Native title: the next 25 years

Presented by ANU College of Arts & Social Sciences

This year marks the 25th anniversary of the High Court decision in Mabo. It seems timely to look ahead at what the next 25 years might entail in the native title policy space. The focus of the seminar will be on emerging strategic issues, both for government policymakers and also for Indigenous interests, particularly native title interests.

The seminar will canvass broad strategies which both policymakers and indigenous interests might pursue to ensure that the native title regime is working in the national interest. Key arguments will focus on why it is in the Federal Government's interest to be more proactive in policy terms on native title issues; the benefits of alternative settlements, and the importance of Indigenous interests upgrading their capacity to advocate for their preferred policy outcomes.

Biography of Michael Dillon

Michael Dillon began his career as an employee of remote Aboriginal communities in the Kimberley in the late 1970s. He worked for the Central Land Council in the early 1980s and later pursued a career as a public servant in a range of agencies both inside and outside Indigenous affairs. Among other roles, he was a member of the task forces which developed the ATSIC legislation, the Native Title Act, and the Aboriginal and Torres Strait Islander Land Fund and Indigenous Land Corporation legislation. He has also worked as a policy adviser to a number of Ministers for Indigenous Affairs.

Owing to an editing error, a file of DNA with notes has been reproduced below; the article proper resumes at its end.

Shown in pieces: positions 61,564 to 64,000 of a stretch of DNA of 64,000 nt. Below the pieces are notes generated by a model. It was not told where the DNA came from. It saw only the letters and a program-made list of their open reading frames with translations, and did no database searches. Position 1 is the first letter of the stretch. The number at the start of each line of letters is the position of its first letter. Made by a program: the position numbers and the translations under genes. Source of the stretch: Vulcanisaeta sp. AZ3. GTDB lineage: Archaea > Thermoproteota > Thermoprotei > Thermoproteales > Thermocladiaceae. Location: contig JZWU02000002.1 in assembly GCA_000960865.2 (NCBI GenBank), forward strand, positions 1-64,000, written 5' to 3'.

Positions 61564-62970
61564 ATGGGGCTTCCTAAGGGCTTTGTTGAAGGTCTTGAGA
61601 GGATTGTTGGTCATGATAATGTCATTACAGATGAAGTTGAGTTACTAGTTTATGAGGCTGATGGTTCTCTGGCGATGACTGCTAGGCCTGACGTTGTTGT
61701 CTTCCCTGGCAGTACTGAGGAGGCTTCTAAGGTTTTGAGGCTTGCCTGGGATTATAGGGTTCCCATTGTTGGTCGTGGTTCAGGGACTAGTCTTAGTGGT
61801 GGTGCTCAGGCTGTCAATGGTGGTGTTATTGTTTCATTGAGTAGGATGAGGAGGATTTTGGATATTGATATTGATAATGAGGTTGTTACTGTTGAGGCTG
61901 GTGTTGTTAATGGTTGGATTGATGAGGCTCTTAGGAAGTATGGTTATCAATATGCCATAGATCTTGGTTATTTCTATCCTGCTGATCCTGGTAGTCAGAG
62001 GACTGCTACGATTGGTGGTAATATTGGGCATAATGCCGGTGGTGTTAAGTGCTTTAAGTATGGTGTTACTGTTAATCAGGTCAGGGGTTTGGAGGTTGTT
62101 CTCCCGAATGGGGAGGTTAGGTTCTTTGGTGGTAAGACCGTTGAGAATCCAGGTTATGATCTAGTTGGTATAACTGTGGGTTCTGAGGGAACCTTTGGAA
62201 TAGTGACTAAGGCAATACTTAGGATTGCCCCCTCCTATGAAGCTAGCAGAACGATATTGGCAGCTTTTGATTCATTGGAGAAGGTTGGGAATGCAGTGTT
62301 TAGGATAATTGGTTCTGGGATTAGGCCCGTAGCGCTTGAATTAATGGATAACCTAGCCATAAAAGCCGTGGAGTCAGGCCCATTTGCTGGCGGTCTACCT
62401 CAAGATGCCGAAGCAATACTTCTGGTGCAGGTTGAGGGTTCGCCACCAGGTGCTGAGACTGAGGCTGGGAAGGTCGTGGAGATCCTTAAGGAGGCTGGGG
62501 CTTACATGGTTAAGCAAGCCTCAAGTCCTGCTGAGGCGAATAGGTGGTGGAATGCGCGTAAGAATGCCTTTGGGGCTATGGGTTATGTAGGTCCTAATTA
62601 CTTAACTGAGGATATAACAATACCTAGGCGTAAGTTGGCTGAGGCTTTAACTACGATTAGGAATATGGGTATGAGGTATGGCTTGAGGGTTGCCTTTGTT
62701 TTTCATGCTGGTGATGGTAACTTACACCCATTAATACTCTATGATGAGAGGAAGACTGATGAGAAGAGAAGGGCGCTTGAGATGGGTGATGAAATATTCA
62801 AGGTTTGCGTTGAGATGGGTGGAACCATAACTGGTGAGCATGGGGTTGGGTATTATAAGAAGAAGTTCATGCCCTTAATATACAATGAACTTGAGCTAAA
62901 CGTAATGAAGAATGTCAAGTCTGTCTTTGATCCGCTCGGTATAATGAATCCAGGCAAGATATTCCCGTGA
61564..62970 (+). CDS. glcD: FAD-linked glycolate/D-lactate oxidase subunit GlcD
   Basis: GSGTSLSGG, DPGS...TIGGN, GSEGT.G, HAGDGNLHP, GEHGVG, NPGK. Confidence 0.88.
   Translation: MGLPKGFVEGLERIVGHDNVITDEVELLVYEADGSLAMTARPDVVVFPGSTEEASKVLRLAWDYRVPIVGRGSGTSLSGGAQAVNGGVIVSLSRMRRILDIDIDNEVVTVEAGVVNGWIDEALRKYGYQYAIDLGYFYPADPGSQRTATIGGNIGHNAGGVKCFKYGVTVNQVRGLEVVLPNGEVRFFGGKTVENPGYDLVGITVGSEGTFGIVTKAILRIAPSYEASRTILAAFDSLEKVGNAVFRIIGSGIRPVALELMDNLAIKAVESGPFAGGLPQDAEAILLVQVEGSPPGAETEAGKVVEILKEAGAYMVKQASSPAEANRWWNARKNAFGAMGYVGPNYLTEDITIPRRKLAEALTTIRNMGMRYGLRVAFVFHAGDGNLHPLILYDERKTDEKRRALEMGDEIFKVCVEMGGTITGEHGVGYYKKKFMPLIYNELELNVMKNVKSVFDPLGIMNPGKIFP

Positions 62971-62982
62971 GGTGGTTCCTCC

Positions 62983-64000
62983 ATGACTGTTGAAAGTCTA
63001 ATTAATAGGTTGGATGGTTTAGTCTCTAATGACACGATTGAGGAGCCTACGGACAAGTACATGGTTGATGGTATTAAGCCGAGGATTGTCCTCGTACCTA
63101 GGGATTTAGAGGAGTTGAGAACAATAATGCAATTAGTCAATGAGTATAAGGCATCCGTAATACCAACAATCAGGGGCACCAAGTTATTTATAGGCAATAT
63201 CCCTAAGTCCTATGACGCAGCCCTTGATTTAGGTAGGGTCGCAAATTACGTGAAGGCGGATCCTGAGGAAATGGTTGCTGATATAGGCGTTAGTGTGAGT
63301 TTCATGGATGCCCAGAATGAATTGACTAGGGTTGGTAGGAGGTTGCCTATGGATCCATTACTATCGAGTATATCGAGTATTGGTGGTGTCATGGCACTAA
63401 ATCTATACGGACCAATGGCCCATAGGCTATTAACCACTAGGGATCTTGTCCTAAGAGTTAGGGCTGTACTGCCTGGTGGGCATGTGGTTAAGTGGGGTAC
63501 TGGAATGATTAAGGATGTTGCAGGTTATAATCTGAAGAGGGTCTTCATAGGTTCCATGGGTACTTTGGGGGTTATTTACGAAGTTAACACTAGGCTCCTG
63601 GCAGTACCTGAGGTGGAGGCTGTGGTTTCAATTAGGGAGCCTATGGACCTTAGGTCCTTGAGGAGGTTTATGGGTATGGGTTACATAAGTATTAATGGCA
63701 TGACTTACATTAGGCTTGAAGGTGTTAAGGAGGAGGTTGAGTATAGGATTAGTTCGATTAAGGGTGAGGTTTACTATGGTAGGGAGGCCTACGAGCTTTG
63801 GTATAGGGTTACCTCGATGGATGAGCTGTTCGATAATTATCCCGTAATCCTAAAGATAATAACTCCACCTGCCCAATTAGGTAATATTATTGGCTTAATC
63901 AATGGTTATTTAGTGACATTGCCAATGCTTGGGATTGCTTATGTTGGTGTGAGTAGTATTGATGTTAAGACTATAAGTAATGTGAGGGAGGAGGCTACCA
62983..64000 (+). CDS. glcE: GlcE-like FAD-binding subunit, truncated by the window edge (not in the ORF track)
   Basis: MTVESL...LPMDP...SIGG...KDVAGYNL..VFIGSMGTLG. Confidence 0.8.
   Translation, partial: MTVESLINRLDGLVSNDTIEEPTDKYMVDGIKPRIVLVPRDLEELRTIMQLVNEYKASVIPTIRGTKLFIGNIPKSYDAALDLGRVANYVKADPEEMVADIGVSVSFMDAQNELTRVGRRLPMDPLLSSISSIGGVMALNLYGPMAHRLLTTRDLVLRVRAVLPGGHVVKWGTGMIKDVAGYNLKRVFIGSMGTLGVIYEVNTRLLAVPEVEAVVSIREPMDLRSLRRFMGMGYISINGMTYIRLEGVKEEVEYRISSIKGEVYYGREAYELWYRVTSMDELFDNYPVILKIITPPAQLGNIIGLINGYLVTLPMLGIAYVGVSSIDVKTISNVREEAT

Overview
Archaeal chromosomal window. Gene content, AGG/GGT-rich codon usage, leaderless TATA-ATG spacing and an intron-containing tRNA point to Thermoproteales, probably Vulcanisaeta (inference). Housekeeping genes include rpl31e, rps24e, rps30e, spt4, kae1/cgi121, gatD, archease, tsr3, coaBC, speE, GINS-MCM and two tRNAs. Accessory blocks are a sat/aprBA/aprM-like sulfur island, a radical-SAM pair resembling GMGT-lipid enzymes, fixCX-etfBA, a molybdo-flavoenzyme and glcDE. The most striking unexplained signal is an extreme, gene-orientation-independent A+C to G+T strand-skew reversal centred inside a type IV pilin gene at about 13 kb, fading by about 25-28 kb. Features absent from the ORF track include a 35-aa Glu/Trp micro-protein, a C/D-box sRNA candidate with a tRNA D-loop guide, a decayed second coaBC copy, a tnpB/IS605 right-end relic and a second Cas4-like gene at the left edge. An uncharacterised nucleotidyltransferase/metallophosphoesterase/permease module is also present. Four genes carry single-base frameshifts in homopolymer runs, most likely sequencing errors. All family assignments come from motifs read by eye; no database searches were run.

His research interests focus on public policy development. He has a particular interest in native title and Indigenous land issues, institutional frameworks, remote policy issues and Indigenous housing issues.